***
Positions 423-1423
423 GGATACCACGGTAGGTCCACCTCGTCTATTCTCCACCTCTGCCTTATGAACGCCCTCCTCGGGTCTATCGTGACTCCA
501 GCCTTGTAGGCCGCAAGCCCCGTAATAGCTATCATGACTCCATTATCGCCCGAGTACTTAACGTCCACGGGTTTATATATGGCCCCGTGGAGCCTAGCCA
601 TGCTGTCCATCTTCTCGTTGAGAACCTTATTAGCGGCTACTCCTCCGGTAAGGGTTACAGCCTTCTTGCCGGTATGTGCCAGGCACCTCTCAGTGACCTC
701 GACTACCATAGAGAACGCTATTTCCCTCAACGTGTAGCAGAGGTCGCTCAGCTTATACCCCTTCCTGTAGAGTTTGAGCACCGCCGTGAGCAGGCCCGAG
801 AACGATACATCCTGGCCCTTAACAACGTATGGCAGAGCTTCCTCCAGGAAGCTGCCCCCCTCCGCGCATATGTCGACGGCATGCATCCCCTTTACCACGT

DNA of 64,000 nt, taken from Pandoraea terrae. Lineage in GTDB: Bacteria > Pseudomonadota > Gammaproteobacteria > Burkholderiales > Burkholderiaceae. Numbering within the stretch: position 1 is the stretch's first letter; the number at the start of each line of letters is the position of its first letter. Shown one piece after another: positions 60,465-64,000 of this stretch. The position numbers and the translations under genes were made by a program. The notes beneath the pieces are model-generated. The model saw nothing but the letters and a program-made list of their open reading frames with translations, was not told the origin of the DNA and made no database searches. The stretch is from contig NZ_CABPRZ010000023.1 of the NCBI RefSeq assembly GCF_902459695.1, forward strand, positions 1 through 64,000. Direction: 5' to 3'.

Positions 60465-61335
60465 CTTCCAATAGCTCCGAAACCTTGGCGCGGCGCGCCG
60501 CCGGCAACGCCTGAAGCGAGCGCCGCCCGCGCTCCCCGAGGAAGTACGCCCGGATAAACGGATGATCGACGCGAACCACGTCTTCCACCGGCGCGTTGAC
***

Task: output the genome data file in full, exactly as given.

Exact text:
Positions 423-1423
423 GGATACCACGGTAGGTCCACCTCGTCTATTCTCCACCTCTGCCTTATGAACGCCCTCCTCGGGTCTATCGTGACTCCA
501 GCCTTGTAGGCCGCAAGCCCCGTAATAGCTATCATGACTCCATTATCGCCCGAGTACTTAACGTCCACGGGTTTATATATGGCCCCGTGGAGCCTAGCCA
601 TGCTGTCCATCTTCTCGTTGAGAACCTTATTAGCGGCTACTCCTCCGGTAAGGGTTACAGCCTTCTTGCCGGTATGTGCCAGGCACCTCTCAGTGACCTC
701 GACTACCATAGAGAACGCTATTTCCCTCAACGTGTAGCAGAGGTCGCTCAGCTTATACCCCTTCCTGTAGAGTTTGAGCACCGCCGTGAGCAGGCCCGAG
801 AACGATACATCCTGGCCCTTAACAACGTATGGCAGAGCTTCCTCCAGGAAGCTGCCCCCCTCCGCGCATATGTCGACGGCATGCATCCCCTTTACCACGT

DNA of 64,000 nt, taken from Pandoraea terrae. Lineage in GTDB: Bacteria > Pseudomonadota > Gammaproteobacteria > Burkholderiales > Burkholderiaceae. Numbering within the stretch: position 1 is the stretch's first letter; the number at the start of each line of letters is the position of its first letter. Shown one piece after another: positions 60,465-64,000 of this stretch. The position numbers and the translations under genes were made by a program. The notes beneath the pieces are model-generated. The model saw nothing but the letters and a program-made list of their open reading frames with translations, was not told the origin of the DNA and made no database searches. The stretch is from contig NZ_CABPRZ010000023.1 of the NCBI RefSeq assembly GCF_902459695.1, forward strand, positions 1 through 64,000. Direction: 5' to 3'.

Positions 60465-61335
60465 CTTCCAATAGCTCCGAAACCTTGGCGCGGCGCGCCG
60501 CCGGCAACGCCTGAAGCGAGCGCCGCCCGCGCTCCCCGAGGAAGTACGCCCGGATAAACGGATGATCGACGCGAACCACGTCTTCCACCGGCGCGTTGAC